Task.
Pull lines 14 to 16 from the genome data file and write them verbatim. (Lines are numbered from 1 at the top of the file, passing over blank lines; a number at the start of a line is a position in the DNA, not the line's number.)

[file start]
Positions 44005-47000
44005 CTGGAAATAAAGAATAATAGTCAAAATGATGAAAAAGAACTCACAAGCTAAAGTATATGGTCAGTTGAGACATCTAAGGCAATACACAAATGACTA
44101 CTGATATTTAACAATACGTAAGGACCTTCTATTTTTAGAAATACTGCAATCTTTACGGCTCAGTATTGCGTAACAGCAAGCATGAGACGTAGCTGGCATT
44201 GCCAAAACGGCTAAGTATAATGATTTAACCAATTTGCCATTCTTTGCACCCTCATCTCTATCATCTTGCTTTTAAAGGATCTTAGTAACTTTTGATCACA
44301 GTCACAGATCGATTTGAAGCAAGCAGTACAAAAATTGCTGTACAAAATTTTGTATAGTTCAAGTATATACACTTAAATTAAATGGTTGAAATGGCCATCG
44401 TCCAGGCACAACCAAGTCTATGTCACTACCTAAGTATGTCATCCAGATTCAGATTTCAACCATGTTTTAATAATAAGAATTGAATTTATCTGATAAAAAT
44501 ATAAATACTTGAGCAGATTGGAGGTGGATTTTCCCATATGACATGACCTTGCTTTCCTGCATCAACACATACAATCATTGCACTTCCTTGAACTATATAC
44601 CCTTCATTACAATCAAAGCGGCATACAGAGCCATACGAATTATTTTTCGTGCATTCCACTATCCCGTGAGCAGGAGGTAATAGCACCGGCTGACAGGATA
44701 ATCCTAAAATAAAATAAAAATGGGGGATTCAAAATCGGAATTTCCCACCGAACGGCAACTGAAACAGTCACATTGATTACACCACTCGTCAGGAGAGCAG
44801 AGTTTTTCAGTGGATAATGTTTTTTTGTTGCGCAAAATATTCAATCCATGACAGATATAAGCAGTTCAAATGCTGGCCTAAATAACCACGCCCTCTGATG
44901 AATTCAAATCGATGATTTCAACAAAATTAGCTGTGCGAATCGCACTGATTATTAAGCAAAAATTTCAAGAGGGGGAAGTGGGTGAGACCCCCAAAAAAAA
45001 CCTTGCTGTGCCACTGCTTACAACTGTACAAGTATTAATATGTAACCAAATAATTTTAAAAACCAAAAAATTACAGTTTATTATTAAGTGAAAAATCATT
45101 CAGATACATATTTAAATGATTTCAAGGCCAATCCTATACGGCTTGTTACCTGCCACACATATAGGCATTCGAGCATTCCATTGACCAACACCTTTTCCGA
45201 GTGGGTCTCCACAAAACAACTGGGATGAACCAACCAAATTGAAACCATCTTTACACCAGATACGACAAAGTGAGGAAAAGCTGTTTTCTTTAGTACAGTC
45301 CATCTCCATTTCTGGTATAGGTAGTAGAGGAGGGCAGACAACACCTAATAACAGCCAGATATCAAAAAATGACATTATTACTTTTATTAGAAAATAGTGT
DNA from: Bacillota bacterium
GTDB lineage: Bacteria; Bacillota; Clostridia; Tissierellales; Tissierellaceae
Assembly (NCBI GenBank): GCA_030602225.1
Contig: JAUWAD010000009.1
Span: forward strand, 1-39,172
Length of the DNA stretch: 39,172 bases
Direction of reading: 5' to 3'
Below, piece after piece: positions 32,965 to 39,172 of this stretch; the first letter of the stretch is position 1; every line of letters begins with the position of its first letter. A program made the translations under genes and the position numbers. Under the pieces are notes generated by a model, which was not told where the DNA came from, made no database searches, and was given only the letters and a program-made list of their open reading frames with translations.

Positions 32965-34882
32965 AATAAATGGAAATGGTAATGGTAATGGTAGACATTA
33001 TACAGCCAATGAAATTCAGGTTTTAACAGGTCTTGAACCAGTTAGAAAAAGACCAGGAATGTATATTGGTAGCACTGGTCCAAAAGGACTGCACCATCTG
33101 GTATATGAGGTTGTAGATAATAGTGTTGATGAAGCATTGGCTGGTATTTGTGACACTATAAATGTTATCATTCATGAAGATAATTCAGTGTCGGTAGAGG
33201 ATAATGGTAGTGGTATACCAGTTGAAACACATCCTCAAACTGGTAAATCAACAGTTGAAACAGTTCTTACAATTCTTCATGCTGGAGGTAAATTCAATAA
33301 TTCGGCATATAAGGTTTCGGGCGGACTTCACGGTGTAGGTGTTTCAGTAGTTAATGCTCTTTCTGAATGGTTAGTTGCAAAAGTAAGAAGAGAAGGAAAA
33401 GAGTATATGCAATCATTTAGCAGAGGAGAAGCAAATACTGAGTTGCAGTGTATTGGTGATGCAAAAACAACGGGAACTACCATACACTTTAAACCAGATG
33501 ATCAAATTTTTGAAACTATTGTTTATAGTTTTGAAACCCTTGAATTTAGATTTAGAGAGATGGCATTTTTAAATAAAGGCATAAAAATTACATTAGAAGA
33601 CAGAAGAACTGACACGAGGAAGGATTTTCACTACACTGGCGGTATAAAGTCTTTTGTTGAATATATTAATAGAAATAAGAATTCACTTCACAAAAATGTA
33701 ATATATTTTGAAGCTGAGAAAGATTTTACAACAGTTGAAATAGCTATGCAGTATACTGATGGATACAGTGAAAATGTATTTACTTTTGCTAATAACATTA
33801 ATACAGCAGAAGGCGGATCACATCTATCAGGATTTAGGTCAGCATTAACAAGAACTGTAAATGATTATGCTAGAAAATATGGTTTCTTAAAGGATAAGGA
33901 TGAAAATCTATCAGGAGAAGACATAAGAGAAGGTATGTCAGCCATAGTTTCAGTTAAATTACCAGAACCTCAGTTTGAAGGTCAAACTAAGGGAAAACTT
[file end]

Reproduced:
45201 GTGGGTCTCCACAAAACAACTGGGATGAACCAACCAAATTGAAACCATCTTTACACCAGATACGACAAAGTGAGGAAAAGCTGTTTTCTTTAGTACAGTC
45301 CATCTCCATTTCTGGTATAGGTAGTAGAGGAGGGCAGACAACACCTAATAACAGCCAGATATCAAAAAATGACATTATTACTTTTATTAGAAAATAGTGT
DNA from: Bacillota bacterium